Director's Note 6/1/14

June 1, 2014

Perhaps it's the warm and sunny weather, but we are sending the June e-news out a bit early to let you know that we are open over the Memorial Day weekend (including Monday) and to give you time to sign up for some of the workshops and events scheduled for early June. We are now open late on Wednesdays, so if you can't manage a visit this weekend, consider a picnic on a Wednesday followed by one of Naomi Cobb's monthly nature walks. Should you somehow get your fill of sun, you can always come inside to see our current exhibition, Kyoung Ae Cho: One at a Time.

We are still waiting to assess the damage from the long, cold winter: we seem to have lost some trees, there are leaks in the irrigation system, and at least one sculpture was damaged. But the balance is tipping toward summer: there is plenty of green outside my window and the fruit trees are just beginning to take on some color. Patrick Kernan is working on the formal garden and the UWM Field Station is conducting a wildlife study on the grounds, taking a close look at our frogs and crawfish (artist-in-residence Dan Torop, who takes photographs in the middle of the night, encounters biologists engaged in midnight frog census). And now that the snow is gone new sculptures are headed our way--updates will follow.

We are also expanding some of the self-directed activities at Lynden this summer. The plein-air painting boxes were a hit once again at Kites over Lynden, so we are assembling art and nature kits that you'll be able to check out at the front desk when you come to explore. Lynden Fellow Anna Grosch has been putting together age-appropriate activity guides, too. We'll let you know when these are ready by posting on Facebook. Naomi, Bob Retko and Weston Wagner have been busy developing a natural play area. Among its features are two kinds of bird feeders (and yes, we've already spotted an oriole at the jelly feeder) and a sunflower house. You can follow some of this on Facebook, too. The time to plant the garden we began last summer with Urban Underground is fast approaching and we will be putting out some calls for volunteers.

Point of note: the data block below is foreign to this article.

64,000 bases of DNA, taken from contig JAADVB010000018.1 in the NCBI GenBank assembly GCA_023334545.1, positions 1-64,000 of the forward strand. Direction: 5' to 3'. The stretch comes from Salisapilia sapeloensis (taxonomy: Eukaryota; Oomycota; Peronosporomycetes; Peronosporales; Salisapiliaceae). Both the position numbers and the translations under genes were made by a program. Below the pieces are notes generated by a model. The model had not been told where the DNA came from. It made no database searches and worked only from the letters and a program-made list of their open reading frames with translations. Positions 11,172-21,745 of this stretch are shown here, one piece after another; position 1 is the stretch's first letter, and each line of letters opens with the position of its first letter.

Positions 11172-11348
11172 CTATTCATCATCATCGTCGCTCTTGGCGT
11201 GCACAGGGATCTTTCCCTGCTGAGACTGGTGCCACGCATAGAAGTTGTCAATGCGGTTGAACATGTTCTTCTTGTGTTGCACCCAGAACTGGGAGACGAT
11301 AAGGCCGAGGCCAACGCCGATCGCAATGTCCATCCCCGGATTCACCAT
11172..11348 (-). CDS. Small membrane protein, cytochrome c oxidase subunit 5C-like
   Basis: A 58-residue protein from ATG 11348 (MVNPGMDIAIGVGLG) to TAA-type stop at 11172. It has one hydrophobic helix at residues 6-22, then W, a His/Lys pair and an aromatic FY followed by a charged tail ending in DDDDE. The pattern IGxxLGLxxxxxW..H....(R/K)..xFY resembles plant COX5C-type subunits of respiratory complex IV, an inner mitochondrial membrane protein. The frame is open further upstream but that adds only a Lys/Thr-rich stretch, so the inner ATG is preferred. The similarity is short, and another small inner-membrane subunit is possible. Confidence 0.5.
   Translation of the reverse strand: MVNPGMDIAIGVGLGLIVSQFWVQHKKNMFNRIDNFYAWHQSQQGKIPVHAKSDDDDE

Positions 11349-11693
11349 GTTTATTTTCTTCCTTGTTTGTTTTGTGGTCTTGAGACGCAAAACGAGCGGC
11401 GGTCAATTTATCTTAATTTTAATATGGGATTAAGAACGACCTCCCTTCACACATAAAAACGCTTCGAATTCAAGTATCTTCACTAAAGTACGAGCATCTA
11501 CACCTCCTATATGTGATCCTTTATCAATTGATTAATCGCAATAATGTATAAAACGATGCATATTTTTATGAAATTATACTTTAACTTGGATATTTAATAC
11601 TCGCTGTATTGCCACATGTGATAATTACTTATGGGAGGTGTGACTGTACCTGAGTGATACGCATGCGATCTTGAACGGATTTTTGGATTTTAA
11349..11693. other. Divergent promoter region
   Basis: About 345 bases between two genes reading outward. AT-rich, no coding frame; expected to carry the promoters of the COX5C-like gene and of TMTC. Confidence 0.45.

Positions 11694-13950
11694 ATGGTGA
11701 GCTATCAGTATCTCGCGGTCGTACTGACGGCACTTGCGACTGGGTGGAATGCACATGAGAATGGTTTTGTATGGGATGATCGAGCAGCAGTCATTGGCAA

There is a lot of activity clustered at the beginning of the month of June: tai chi with Angela Laughingheart resumes on Sunday afternoons and Wednesday mornings (we are alternating yoga and tai chi each month through September; the first yoga series begins on June 29); Woodland Pattern returns with another poetry workshop, this one featuring Bhanu Kapil (and even if you can't attend the workshop, you can stop in for the reading on the evening of June 5); Linda Wervey Vitamvas offers a ceramics workshop. You can celebrate Father's Day with a father-and-child tai chi workshop or by taking advantage of our very first docent-led patio tour. The patio tours enable visitors who cannot walk the grounds to learn more about the many sculptures visible from the patio. After all, Mrs. Bradley was said to have sat in a corner of the porch to site many of the sculptures, so think of this as the Peg Bradley's-eye view of the sculpture collection.

Summer camps begin June 16, and the workshop pace picks up again toward the end of the month. All Hands Boatworks returns on June 21 for a two-weekend boat build. They're offering two different canoe models, an excellent opportunity to team up with a child, partner or friend to build your own canoe. Jane Moore will be teaching us how to make wearable felt flowers; the Milwaukee Bonsai Society invites teens to come in and learn about bonsai and take a tree home with them; Carey Watters will be teaching an array of bookmaking techniques in Art of the Book; and Jamie Bertsch offers a textile marbling workshop.

There are so many exciting things happening in July--the list at the bottom of the email only tells part of the story. Watch for several events designed to provide a context for Conversations with Sculptures, our event with the Trisha Brown Dance Company; and for our very first Free Family Sunday. We would like to thank Mortara Instrument for making it possible to waive admission and provide a shuttle bus from the closest MTC bus stop, making Lynden accessible to everyone.


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